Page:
New report from World Bank Group investigates the impacts of climate change on crop yields

WORLD BANK Group has commissioned a new report that suggests dramatic climate change will continue to affect millions of lives and impact world food security, unless significant changes are made.

Foodservice Footprint IMG-20140516-00290-e1407427056833-225x300 New report from World Bank Group investigates the impacts of climate change on crop yields Foodservice industry news Foodservice News and Information Grocery industry sector news updates  World Bank Group World Bank Turn Down the Heat: Confronting the New Climate Normal Rachel Kyte Jim Yong Kim

 

 

 

 

 

 

 

 

 

 

 

 

 

The report, Turn Down the Heat: Confronting the New Climate Normal, is an analysis of the likely impacts global warming will have on agricultural production, water resources, ecosystem services, and coastal vulnerability.

 

The regions included in the study are Latin-America and the Caribbean, Middle East and North Africa, and parts of Europe and Central Asia.

 

It builds on a 2012 World Bank report, which said that the world would warm by 4°C above pre-industrial levels by the end of this century if we did not take concerted action immediately.

 

According to Turn Down the Heat: Confronting the New Climate Normal, weather extremes are damaging crops and coastlines and putting water security at jeopardy. The risks of reduced crop yields and production losses will increase significantly if the world temperature rises above 1.5°C to 2°C.

 

Declines in agricultural productivity will also have impacts outside core producer regions, with strong repercussions on food security, and may negatively affect economic growth and development, social stability and well‐being.

 

Extreme heat events may now be unavoidable because the Earth’s atmospheric system is locked into warming close to 1.5°C above pre-industrial levels by the mid-century, the report said, even very ambitious mitigation action taken today will not change this.

 

Today’s report confirms what scientists have been saying – past emissions have set an unavoidable course to warming over the next two decades, which will affect the world’s poorest and most vulnerable people the most,” said Jim Yong Kim, President of the World Bank Group. “We’re already seeing record-breaking temperatures occurring more frequently, rainfall increasing in intensity in some places, and drought-prone regions like the Mediterranean becoming drier.”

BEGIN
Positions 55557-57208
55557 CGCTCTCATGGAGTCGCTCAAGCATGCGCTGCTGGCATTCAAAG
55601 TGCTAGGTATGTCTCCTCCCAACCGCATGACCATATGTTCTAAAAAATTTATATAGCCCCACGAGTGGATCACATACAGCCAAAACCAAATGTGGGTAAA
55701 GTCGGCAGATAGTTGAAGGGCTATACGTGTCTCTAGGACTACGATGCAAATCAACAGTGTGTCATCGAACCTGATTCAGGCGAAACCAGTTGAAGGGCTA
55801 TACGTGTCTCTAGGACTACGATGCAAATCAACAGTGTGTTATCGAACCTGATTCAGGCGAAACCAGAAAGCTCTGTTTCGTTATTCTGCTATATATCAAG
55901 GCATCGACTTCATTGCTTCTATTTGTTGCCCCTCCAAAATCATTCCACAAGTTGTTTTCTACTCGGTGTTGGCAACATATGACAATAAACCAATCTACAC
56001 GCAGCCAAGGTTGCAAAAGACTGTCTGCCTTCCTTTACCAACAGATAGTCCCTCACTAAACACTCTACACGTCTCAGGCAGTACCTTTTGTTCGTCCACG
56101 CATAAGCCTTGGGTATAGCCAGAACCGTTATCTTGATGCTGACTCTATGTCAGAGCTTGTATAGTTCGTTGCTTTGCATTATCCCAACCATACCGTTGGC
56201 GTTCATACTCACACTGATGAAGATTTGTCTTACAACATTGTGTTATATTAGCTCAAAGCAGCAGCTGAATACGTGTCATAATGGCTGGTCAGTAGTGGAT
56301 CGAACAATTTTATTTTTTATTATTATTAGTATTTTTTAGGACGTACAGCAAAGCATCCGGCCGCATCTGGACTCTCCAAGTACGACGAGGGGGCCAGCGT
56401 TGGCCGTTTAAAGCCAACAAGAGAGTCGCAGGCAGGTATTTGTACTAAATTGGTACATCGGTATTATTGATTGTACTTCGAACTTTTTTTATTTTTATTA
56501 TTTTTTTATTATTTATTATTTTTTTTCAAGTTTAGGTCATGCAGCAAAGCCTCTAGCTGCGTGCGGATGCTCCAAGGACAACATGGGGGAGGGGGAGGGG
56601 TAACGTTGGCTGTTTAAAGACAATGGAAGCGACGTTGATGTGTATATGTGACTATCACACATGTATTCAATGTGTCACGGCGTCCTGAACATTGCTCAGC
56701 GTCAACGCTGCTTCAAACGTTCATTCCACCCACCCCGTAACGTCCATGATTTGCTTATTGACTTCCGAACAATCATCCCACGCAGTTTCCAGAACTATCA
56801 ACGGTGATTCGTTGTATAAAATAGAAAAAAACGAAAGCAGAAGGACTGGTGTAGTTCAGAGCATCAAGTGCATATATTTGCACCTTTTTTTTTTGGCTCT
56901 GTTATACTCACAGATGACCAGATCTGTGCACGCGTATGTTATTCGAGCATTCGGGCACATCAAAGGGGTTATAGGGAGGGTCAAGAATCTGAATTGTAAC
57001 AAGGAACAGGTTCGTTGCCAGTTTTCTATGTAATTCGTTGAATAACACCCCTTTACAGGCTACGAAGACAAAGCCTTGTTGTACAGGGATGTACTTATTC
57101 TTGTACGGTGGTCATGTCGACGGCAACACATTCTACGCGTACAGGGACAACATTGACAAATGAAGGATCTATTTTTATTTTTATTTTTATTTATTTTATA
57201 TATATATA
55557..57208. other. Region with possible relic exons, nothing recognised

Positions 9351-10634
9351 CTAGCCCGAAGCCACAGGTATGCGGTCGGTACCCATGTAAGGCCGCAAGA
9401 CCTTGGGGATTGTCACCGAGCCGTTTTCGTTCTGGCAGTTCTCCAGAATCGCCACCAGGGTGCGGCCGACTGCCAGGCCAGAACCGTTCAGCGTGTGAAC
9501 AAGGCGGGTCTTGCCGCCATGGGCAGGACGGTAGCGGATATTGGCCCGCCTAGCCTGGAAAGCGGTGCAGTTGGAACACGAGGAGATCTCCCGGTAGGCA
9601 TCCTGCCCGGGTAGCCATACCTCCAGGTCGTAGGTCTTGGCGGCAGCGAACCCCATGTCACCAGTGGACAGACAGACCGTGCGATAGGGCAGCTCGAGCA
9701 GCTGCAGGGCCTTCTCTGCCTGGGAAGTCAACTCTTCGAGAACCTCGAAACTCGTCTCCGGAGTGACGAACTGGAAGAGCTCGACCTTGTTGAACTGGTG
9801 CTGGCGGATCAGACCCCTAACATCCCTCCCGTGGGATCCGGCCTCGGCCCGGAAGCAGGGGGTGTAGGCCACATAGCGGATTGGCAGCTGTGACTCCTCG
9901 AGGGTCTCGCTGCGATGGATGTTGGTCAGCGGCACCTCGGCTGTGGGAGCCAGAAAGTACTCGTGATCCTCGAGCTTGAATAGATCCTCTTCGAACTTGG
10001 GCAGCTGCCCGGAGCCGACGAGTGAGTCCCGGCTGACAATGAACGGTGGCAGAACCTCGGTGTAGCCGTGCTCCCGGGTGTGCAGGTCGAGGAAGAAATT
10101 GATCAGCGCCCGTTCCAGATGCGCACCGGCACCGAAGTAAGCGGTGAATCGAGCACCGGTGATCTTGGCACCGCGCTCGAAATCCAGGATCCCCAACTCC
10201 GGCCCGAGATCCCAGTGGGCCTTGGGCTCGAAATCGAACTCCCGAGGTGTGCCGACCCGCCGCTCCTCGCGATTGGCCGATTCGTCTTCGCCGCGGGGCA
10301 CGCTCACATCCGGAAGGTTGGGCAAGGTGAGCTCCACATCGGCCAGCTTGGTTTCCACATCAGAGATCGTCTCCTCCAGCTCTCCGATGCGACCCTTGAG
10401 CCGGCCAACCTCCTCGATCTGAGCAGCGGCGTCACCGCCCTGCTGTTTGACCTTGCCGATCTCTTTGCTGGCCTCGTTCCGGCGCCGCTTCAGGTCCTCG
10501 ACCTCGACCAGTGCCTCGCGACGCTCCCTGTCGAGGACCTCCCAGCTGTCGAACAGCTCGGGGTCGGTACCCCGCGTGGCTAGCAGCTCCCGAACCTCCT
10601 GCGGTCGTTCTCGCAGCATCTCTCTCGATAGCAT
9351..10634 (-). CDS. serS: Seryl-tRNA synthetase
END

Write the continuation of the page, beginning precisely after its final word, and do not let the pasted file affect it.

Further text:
However, many of the worst climate impacts could still be avoided by keeping global warming below 2°C, the report said.

 

Jim Yong Kim continues: “The good news is that we can take action that reduces the rate of climate change and promotes economic growth, ultimately stopping our journey down this dangerous path.

 

World leaders and policy makers should embrace affordable solutions like carbon pricing and policy choices that shift investment to clean public transport, cleaner energy and more energy efficient factories, buildings and appliances."

 

Vice President and Special Envoy for Climate Change, Rachel Kyte says: “The report makes crystal clear that we cannot continue down the current path of unchecked, growing emissions. Leaders must step up and take the necessary decisions on how we manage our economies towards clean growth and resilient development.

 

Urgent and substantial technological, economic, institutional and behavioural change is needed to reverse present trends. Economic development and climate protection can be complementary. We need the political will to make this happen.”

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